“Don’t try to understand it. Feel it.” 

Some feelings about Tenet

• Nolan has distilled his style to archetypal workings, as to award himself critical immunity (more on that in a bit); Tenet is by far his simplest work, masquerading as a 16x16 Rubik’s cube. 

• Rather than assembling itself from the outside in - as you would a puzzle - to eventually narrow its focus to a singular point, it begins at this point and expands outwards. Like the many structures that crumble throughout, Tenet is constantly collapsing and reforming, assembling an image that becomes harder to decipher as you see more of it. 

• Rivaling only Inception, it is his most fascinating exercise in temporal obfuscation. Unlike Inception, however, it thrashes against definition; to wrap your head around the specifics would be to castrate its boldest, broadest strokes. In so vehemently resisting clarity, Nolan has successfully re-mystified the blockbuster, a landscape dominated by This Is What’s Happening And This Is How It Will Happen dynamics. It’s the only action film where shattered glass is more exciting than the bullet that made it. 

• The actors do not play people, rather caricatures of tropes. The Guy who knows where this other guy is, and disappears for the rest of the film. The Damsel who liberates herself from distress. The Suspicious Third Party that knows a bit too much. The Villain hellbent on global annihilation, and The Protagonist, highly skilled yet consistently one step behind — a blank slate of characterization for the audience to exist vicariously through.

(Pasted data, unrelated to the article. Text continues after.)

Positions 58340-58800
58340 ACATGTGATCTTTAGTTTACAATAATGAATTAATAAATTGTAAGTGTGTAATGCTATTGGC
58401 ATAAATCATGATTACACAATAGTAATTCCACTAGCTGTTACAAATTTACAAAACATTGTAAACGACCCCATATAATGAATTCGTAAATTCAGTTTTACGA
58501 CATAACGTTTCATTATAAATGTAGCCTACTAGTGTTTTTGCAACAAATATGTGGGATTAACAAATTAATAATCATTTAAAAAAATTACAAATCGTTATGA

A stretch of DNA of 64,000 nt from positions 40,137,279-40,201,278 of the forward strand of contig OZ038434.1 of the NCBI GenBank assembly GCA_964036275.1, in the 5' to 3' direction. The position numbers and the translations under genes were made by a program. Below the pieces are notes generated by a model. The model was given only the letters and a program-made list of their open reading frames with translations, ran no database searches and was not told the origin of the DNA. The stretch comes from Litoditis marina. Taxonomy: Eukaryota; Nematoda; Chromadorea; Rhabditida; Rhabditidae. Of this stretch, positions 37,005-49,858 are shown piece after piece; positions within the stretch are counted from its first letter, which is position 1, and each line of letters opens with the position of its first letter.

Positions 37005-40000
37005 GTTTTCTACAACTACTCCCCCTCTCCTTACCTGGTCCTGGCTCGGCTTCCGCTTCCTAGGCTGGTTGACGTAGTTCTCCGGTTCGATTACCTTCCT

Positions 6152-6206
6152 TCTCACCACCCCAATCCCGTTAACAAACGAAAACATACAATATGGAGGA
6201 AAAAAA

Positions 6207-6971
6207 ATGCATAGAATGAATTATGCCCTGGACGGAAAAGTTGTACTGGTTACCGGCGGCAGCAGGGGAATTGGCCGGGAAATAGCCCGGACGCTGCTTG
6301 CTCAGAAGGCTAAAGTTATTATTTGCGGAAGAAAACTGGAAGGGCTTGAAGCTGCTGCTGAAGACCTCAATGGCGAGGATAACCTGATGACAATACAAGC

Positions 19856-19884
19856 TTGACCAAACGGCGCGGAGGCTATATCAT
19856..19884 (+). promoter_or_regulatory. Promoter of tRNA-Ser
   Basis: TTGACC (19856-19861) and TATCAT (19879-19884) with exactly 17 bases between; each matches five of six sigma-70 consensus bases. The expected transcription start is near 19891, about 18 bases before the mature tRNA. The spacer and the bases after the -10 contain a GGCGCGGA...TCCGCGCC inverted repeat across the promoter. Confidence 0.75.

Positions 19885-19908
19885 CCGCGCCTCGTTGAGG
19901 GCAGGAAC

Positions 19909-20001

• Göransson’s score is booming, and certainly worth its weight in IMAX; at times, I thought its ravenous synths and towering horns may shake the tiles free from the ceiling. For the first time since Once Upon a Time ...In Hollywood, I listened to it on the way home (it made the drive a lot more fun). 

• It all coalesces to create perhaps the largest, most blazingly arrogant middle finger to critics I’ve seen on a mainstream scale... and it’s awesome. Nolan’s been criticized for being confusing, so he made a film that’s intentionally impregnable. He’s been criticized for fetishizing large-format filmmaking, so it’s only right that Tenet is the biggest, loudest film he’s put out to date. He’s been criticized for writing characters as emotionally inaccessible, so he wrote one called The Protagonist, and etched decades of traumatic subtext in the wearied faces of its cast, as to negate the need for backstory altogether.

• My girlfriend fell asleep halfway through, but was awake long enough to tell me that Robert Pattinson is hot, and Elizabeth Debicki is “one big bitch.” She also made me promise to never again make her watch a 150-minute action movie at 11 PM. 

• I understood very little of Tenet, but again, that doesn’t matter.

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